This weekend’s stories range from Astronomers are unscrambling the warped galaxies seen by JWST to Building blocks of life found floating in the Milky Way in a discovery that suggests we are not alone, and much more.
Could humanity handle the “otherness” of extraterrestrials?–-reports Big Think. “Humans do not respond well to “otherness.” We are frightened and divide ourselves into “us” versus “them.” We need to overcome this tendency if we are to have a successful encounter with alien beings. One possible solution, should we make contact with an intelligent alien species, would be to use “neutral” robots to facilitate interaction.”
Astronomers Shocked by Pentagon UFO study led by researcher who believes in the supernatural, reports Science.com. “The revelation shocked UFO skeptics in the science community. They note that Taylor has made extraordinary claims during TV appearances, including to have “seen more UFOs than I can count.” “I find it very difficult to believe” federal authorities gave Taylor a prominent role in preparing the UFO report, says astronomer Seth Shostak.
Astronomers are already unscrambling the warped galaxies seen by JWST –The first deep-field image from the James Webb Space Telescope is full of distant galaxies with their light warped by gravity, and astronomers are already using them to hunt dark matter, reports New Scientist. .
Building blocks of life found floating in the Milky Way in a discovery that suggests we are not alone –The find increases the chances that life could have evolved on other planets across the galaxy, reports The Telegraph.
Chinese astronomy satellite discovers strongest magnetic field found in the universe so far–Researchers say it was detected on the surface of a neutron star more than 22,000 light years from Earth, reports South China Morning Post. It was found by the most powerful high-energy X-ray telescope in orbit, Insight-HXMT. “They said the field – with a strength of 1.6 billion tesla – was detected on the surface of a neutron star more than 22,000 light years from Earth, called Swift J0243.6+6124.”
A New Era in the Search for Extraterrestrial Life: We Can Finally Analyze Exoplanet Atmospheres–“Thanks in large part to next-generation telescopes like James Webb, researchers will soon be able to measure the chemical makeup of atmospheres of planets around other stars. The hope is that one or more of these planets will have a chemical signature of life,” reports Singularity Hub.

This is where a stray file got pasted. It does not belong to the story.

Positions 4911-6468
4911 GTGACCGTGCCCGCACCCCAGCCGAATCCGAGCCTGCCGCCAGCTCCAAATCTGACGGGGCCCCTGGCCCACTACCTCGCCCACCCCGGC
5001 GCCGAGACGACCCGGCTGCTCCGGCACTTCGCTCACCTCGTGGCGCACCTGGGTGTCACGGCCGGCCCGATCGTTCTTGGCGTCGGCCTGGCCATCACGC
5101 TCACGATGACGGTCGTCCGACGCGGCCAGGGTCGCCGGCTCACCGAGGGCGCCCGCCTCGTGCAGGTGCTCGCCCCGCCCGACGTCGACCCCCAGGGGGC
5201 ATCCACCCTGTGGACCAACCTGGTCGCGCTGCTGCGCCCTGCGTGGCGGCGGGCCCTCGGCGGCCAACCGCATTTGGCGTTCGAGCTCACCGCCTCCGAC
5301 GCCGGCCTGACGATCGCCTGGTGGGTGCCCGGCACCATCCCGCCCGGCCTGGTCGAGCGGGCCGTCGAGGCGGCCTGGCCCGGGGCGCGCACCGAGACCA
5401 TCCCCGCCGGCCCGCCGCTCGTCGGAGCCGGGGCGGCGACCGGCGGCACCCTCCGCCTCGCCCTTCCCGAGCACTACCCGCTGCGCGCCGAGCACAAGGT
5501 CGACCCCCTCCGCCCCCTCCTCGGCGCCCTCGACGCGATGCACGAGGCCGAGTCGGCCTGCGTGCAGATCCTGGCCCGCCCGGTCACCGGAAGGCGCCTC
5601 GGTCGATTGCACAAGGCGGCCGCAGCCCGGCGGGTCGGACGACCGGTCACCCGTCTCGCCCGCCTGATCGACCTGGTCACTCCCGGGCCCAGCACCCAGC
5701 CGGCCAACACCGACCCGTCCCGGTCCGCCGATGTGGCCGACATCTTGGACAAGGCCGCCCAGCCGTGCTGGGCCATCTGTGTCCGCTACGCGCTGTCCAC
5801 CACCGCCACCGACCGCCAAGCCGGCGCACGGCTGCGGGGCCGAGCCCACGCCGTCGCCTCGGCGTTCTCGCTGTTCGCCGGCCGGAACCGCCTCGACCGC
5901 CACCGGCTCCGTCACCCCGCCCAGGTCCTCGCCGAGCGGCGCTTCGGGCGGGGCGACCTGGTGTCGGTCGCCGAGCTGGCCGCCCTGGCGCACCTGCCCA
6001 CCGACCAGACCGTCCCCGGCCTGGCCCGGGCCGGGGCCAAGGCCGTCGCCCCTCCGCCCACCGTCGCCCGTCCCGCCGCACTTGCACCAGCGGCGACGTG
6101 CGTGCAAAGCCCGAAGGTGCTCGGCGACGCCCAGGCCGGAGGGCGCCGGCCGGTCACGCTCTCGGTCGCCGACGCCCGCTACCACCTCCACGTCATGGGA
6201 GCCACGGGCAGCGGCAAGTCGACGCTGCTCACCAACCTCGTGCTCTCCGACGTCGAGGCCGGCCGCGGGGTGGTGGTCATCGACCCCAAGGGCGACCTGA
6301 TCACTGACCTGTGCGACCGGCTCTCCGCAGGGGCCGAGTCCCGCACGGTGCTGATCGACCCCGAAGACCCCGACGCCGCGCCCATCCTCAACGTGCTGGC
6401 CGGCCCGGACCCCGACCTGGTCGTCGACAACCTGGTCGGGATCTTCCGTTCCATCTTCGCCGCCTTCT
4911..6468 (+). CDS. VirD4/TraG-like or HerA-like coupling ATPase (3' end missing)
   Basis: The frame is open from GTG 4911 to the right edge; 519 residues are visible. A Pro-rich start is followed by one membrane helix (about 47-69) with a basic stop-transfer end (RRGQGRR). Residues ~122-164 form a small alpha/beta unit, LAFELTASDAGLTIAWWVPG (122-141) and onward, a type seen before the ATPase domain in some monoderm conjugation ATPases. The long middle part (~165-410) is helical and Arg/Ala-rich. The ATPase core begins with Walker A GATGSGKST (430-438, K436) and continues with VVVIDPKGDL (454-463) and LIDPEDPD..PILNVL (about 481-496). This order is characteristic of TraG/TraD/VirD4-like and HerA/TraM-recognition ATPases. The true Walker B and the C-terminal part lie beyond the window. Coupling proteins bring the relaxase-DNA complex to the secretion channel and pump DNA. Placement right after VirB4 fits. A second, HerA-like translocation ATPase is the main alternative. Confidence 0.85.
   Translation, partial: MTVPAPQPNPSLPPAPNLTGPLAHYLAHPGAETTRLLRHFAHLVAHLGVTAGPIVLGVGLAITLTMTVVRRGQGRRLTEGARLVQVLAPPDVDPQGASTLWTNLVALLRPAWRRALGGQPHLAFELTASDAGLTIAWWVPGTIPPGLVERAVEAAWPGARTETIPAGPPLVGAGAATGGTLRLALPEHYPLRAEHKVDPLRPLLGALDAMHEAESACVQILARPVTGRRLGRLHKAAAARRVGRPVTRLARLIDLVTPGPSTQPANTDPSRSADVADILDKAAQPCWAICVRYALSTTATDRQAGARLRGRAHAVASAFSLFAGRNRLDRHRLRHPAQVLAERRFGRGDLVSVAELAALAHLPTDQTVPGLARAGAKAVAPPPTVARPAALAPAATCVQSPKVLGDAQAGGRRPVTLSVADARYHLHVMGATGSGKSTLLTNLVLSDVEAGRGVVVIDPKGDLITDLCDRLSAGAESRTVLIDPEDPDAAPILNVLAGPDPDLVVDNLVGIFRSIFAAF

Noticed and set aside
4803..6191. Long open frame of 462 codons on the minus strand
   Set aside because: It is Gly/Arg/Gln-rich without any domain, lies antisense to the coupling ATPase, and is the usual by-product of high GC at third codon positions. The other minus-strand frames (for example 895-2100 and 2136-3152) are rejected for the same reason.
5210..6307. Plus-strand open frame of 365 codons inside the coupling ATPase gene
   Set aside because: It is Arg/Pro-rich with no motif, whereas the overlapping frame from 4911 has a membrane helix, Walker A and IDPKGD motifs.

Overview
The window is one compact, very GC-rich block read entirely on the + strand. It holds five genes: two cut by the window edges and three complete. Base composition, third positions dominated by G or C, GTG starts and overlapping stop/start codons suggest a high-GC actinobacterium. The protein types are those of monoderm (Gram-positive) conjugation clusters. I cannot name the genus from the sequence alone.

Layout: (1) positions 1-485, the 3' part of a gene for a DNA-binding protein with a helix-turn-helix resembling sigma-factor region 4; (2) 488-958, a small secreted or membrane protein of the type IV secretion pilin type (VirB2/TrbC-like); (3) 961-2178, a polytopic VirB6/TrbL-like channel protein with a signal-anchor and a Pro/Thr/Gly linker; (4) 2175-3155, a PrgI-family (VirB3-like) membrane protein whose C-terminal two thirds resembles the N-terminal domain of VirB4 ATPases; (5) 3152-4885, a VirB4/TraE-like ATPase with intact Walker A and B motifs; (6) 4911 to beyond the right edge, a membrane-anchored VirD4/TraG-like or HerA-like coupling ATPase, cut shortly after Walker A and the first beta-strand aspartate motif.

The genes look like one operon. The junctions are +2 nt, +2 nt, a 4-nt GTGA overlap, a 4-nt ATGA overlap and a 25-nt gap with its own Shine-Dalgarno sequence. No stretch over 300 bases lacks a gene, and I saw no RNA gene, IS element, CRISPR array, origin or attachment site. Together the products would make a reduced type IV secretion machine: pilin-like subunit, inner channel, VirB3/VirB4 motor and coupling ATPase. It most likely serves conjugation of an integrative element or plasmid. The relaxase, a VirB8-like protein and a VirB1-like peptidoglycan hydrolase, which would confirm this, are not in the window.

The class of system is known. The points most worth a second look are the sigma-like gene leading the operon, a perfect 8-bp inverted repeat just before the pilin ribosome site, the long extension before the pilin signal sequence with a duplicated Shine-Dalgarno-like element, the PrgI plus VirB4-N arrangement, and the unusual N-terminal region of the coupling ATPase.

Meet Plato, an AI That Gains Intuition Like a Human Baby. reports Monisha Ravisetti at CNET–“In collaboration with AI research laboratory DeepMind in the UK, this team developed an artificial intelligence system that learned ‘intuitive physics,’ that is, commonsense understanding of how our universe’s mechanics work, just like a human baby. ‘Current artificial intelligence systems pale in their understanding of intuitive physics, in comparison to even very young children,’ the study authors wrote in their paper. ‘Here we address this gap between humans and machines by drawing on the field of developmental psychology.’”
‘Emboldening and Humbling’: Gasping at the Wonders of the Universe, reports The New York Times. “Human beings are a remarkable toolmaking species, with an insatiable curiosity, imagination and a yearning to explore and understand. In that very human spirit, ingenious astrophysicists, mathematicians and engineers have roaringly entered stage left, giving the world the James Webb Space Telescope.”
New Book Argues That We Live In A Cosmological Multiverse reports Bruce Dorminey for Forbes.
Tetraquarks and pentaquarks: “Unnatural” forms of exotic matter have been found –Scientists have found three new examples of a very exotic form of matter made of quarks. They can yield insights into the early Universe, reports Big Think.
Astronomers search for light that holds answers to how the earliest galaxies formed, reports Axios. “One billion years after the Big Bang, galaxies and supermassive black holes existed across the universe. The universe was also reionized by then, transforming it from a place filled with dark, dense primordial gas into a place where light could shine. Astronomers want to know what role the first stars and galaxies played in that critical process — and how these early astronomical objects came to be.
The Gaia Mission Keeps Unlocking Secrets of the Galaxy –New data from the ESA’s probe, now eight years into its mission, adds significant detail to its portrait of nearly 2 billion objects in the Milky Way, reports Wired.
Curated by The Daily Galaxy Editorial Staff
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